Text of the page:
The Clear Choice.......
 Tauscher, Cronacher

Anthony J. Grieco, Licensed & Registered Architect

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"What is the age of the 
 heating unit?"

A simple question.... and the simple answer to is this- If the steel boiler or furnace is more than 20 years old or the heat pump is more that 10 years old you should plan on replacing the system.    
see Normal Life Expectancies and the discussion below.

Warning!!-- Rules of thumb are useful however the guideline must be balanced with how the heating unit was fabricated and type of materials used as well as its physical condition and level of maintenance. Guidelines are no substitution for a professional inspection.  

The age of the heating unit is a good indicator for anticipating the level of repairs, estimating when replacement will be needed, and the level of reserve funds needed for repairs and/or replacement.  A reserve fund is the balance in your savings account after closing, moving, decorating, and other expenses are paid and will be needed for repairing immediate deficiencies or replacement them.  

A heating system uses energy (oil, natural gas, LP gas, electricity, solar, or the heat in water or air) for heating a home.  The heating unit (either a boiler, furnace, electric baseboard, or heat pump system) converts the energy into heat and distributes the heat within the home.  A boiler is used in steam or hot water heated homes, whereas a furnace or heat pump which consists of a condensing unit that contains a compressor, and air handling unit) is used for hot air systems. Typically electrically heated homes use permanently mounted electric heaters in each room.

Boilers are fabricated using either steel plates that are  welded together or cast iron sections that are mechanically joined, hence the name steel boiler or cast iron boiler.  Furnaces are  fabricated using welded steel plates or stainless steel.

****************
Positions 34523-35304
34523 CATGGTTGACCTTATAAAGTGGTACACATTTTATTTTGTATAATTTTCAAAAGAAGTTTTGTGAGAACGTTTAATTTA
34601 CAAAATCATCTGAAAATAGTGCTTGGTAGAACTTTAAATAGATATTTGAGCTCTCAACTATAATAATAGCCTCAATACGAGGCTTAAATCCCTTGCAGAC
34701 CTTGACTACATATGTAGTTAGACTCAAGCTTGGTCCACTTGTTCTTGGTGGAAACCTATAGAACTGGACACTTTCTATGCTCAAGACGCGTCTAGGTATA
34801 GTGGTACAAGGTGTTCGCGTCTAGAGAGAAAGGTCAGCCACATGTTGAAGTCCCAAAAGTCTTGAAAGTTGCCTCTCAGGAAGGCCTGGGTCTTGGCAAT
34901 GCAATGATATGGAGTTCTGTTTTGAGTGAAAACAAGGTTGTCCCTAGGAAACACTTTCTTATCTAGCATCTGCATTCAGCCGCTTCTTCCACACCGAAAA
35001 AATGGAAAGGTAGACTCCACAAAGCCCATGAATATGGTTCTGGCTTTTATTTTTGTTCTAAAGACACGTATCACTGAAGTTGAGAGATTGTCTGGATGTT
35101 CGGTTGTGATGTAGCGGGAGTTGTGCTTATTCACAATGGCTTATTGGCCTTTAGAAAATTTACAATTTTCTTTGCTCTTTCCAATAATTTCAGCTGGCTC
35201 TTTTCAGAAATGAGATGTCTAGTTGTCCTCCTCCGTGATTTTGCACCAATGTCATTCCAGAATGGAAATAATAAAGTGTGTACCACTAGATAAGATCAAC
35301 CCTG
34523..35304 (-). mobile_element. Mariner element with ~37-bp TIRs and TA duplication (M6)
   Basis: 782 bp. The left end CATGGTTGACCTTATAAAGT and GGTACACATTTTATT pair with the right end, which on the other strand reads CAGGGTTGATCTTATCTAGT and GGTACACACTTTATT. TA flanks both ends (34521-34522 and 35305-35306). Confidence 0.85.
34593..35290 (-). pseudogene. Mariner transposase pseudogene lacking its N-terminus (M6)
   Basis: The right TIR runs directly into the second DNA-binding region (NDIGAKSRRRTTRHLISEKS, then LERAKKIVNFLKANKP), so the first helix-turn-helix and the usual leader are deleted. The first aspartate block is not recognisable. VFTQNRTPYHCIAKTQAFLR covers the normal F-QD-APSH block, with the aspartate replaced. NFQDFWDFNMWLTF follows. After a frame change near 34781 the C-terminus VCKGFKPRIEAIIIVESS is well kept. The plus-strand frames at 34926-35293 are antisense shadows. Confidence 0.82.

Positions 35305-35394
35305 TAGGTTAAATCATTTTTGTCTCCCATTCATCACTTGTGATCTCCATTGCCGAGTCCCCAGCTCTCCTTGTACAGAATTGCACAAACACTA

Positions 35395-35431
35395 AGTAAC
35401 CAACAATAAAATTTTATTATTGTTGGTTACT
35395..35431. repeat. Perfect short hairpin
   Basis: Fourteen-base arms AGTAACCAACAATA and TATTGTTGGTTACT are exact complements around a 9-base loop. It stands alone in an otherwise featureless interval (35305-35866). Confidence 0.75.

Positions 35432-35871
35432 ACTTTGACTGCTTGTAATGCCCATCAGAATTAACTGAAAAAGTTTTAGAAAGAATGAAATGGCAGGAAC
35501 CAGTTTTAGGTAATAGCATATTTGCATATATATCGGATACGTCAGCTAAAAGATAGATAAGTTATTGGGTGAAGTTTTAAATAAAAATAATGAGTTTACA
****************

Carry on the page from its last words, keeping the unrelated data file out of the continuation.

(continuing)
The  symbol or lack of a symbol on the boiler name plate will indicate the type of boiler.  "IBR" indicates a cast iron boiler and "SBI" or no symbol indicates a steel boiler.  Unless the furnace is labeled with a notice that the heat exchange is stainless steel or guaranteed for life (read the warranty for restrictions) furnaces are steel units.

The following useful life expectancy guidelines are averages and averages are affected by the quality and thickness of the metal, welding method and workmanship,  amount of usage, quality of maintenance, environmental conditions (like dampness,  corrosive water, etc.).  The general accepted life for steel constructed units is 15 to 20 years and cast iron units 40 to 50 years.  Heat pump systems have an average life of 10 years.

The bottom line is this-- if your dream home has a twenty to twenty five year old boiler that looks  like it's on it last leg , for a cast iron unit the deterioration indicates a lack of maintenance and with proper serving will serve you for the next 15 to 25 years or if it's a steel unit you should increase your reserve fund by the total cost for replacing the unit.  For steel furnace over twenty years and heat pump system over ten years old full replacement cost should be included in  your reserve fund.  

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